News / Asia

    Well-known Chinese Columnist Disappears

    The Twitter page of prominent Chinese journalist Jia Jia is shown March 17, 2016. Jia disappeared from the Beijing airport Tuesday night while trying to board a flight to Hong Kong.
    The Twitter page of prominent Chinese journalist Jia Jia is shown March 17, 2016. Jia disappeared from the Beijing airport Tuesday night while trying to board a flight to Hong Kong.

    A prominent Chinese journalist mysteriously disappeared from the Beijing airport Tuesday night while trying to board a flight to Hong Kong.

    Friends of Jia Jia, 35, believe the politically engaged columnist's disappearance may have something to do with an open letter published earlier this month that called for the resignation of President Xi Jinping.

    According to Mo Zhixu, a writer and personal contact of Jia, the columnist had confided to a number of friends that he feared he would soon be detained for questioning over the missive, and that some of his family members had already been questioned by Chinese security personnel.

    According to family friends, the journalist's wife received a call from him around 8 p.m. on Tuesday to say he had passed through customs and was ready to board the flight. His phone was shut down some 15 minutes later, and Jia never arrived to give a lecture scheduled for Thursday at the Chinese University of Hong Kong.

    Jia has written for numerous publications and has more than 80,000 Twitter followers. He had lived in Hong Kong for many years, but had quit his media job last month to take up a teaching position at China's Zhongshan University.

    His wife refused to be interviewed by the media, for fear it would adversely impact her husband's situation.

    Open letter link?

    According to a report by Reuters, Jia's lawyer, Yan Xin, said the journalist — who writes a regular column for Tencent Online — had warned Ouyang Hongliao, a former colleague and an editor at Wujie News, after Wujie had re-posted the letter calling for President Xi to resign.

    FILE - China's President Xi Jinping attends a meeting of the second Understanding China Conference, in Beijing, China, Nov. 3, 2015.
    FILE - China's President Xi Jinping attends a meeting of the second Understanding China Conference, in Beijing, China, Nov. 3, 2015.

    Yan also told Reuters that Jia, "had told him that he had no connection to the letter, which was signed by a 'loyal Communist party member.'"

    Chinese security officials said they initially suspected the site that published the open letter had been hacked by foreign opponents of China's communist party, but a technical check of the server showed no signs of a hack, leading officials to speculate the letter had been posted by someone writing for the site as part of a "political conspiracy."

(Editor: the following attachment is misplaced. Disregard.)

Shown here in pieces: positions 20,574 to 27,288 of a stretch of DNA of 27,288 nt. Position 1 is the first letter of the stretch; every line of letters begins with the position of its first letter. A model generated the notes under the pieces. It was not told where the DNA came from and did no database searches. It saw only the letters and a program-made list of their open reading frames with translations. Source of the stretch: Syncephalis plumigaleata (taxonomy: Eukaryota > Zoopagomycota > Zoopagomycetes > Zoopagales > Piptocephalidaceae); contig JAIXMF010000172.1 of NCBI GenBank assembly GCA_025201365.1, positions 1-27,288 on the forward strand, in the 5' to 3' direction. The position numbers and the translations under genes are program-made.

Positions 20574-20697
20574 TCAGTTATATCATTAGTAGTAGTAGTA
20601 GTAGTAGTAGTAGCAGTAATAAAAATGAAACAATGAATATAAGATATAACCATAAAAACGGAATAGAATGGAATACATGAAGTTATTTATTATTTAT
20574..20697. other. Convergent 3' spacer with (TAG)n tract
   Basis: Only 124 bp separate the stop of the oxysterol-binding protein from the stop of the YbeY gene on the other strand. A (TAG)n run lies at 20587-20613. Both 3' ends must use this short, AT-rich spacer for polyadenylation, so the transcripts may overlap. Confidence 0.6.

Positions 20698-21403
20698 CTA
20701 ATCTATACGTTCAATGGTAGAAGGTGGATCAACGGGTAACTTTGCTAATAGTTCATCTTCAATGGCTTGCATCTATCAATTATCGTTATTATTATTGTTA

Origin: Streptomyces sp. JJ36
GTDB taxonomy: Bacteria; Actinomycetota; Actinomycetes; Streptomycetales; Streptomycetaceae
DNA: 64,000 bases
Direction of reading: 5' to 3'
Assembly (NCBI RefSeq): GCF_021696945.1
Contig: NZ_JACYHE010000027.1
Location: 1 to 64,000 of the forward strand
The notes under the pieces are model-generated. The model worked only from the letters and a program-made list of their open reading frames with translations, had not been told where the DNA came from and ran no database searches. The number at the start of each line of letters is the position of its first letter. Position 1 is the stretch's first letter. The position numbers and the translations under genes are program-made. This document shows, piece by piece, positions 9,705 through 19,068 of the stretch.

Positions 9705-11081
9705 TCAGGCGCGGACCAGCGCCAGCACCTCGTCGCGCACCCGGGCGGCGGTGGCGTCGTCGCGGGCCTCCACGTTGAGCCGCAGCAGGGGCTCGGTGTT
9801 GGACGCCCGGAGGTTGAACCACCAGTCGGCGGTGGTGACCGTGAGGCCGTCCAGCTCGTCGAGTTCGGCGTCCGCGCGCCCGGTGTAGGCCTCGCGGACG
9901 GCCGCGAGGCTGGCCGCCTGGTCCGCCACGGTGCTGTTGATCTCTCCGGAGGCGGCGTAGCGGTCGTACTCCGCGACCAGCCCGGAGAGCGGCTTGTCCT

Mo told VOA's Mandarin Service on Thursday that Jia's friends believe that although the columnist has done nothing wrong, the current environment in China is such that nobody knows how long he may be detained for questioning.

    "Many friends believe [Jia] has nothing to do with the open letter incident," Mo said. "All he did was to alert his friend, but if [the government] wants to carry out a big investigation, individuals are too small [to do anything to stop it]."

    Beijing: No comment

    Whether Jia has been taken into custody has yet to be confirmed, and Beijing law enforcement officials have not responded to requests for comment. Jia's apparent disappearance comes amid mystery over five Hong Kong booksellers who dealt in gossipy books about Chinese leaders, and went missing only to resurface in Chinese custody.

    Xi has embarked on an unprecedented effort to clamp down on the Internet and censor opinions that do not fall in line with those of Communist Party leaders, including by imposing tougher penalties for "spreading rumors" via social media.

    "So we are very concerned," Mo said. "His mental state and his life will be greatly affected."

    The website, Wujie News, is jointly owned by SEEC Media Group, Alibaba, and the government of Xinjiang, a province in China's northwest.

    Jia has worked for media outlets in Hong Kong and on the mainland, including China's official Xinhua News Agency, Hong Kong's "Phoenix Weekly," China GQ magazine, Hong Kong's Sun TV, and other news organizations.

    This report was produced in collaboration with VOA's Mandarin Service. Some information for this report was provided by Reuters.

    You May Like

    Hope Remains for Rio Olympic Games, Despite Woes

    Facing a host of problems, Rio prepares for holding the games but experts say some risks, like Zika, may not be as grave as initially thought

    IS Use of Social Media to Recruit, Radicalize Still a Top Threat to US

    Despite military gains against IS in Iraq and Syria, their internet propaganda still commands an audience; US officials see 'the most complex challenge that the federal government and industry face'

    ‘Time Is Now’ to Save Africa’s Animals From Poachers, Activist Says

    During Zimbabwe visit, African Wildlife Foundation President Kaddu Sebunya says poaching hurts Africa as slave trade once did

    This forum has been closed.
    Comment Sorting
    Comments
         
    by: Luke from: US
    March 18, 2016 11:11 PM
    If asked about the missing columnist, Xi will give an innocent smile and reply that he's on vacation somewhere. That's is life under the CCP.

    by: Interested Third Party from: Murica
    March 18, 2016 10:47 AM
    The USA has little room to complain about when it comes to arresting journalists that are critical of the State.

    When you take the plank named Mumia Abu Jamal from your eyes, then you can attempt to remove the mote from China's eye, without the rest of the world laughing too loudly.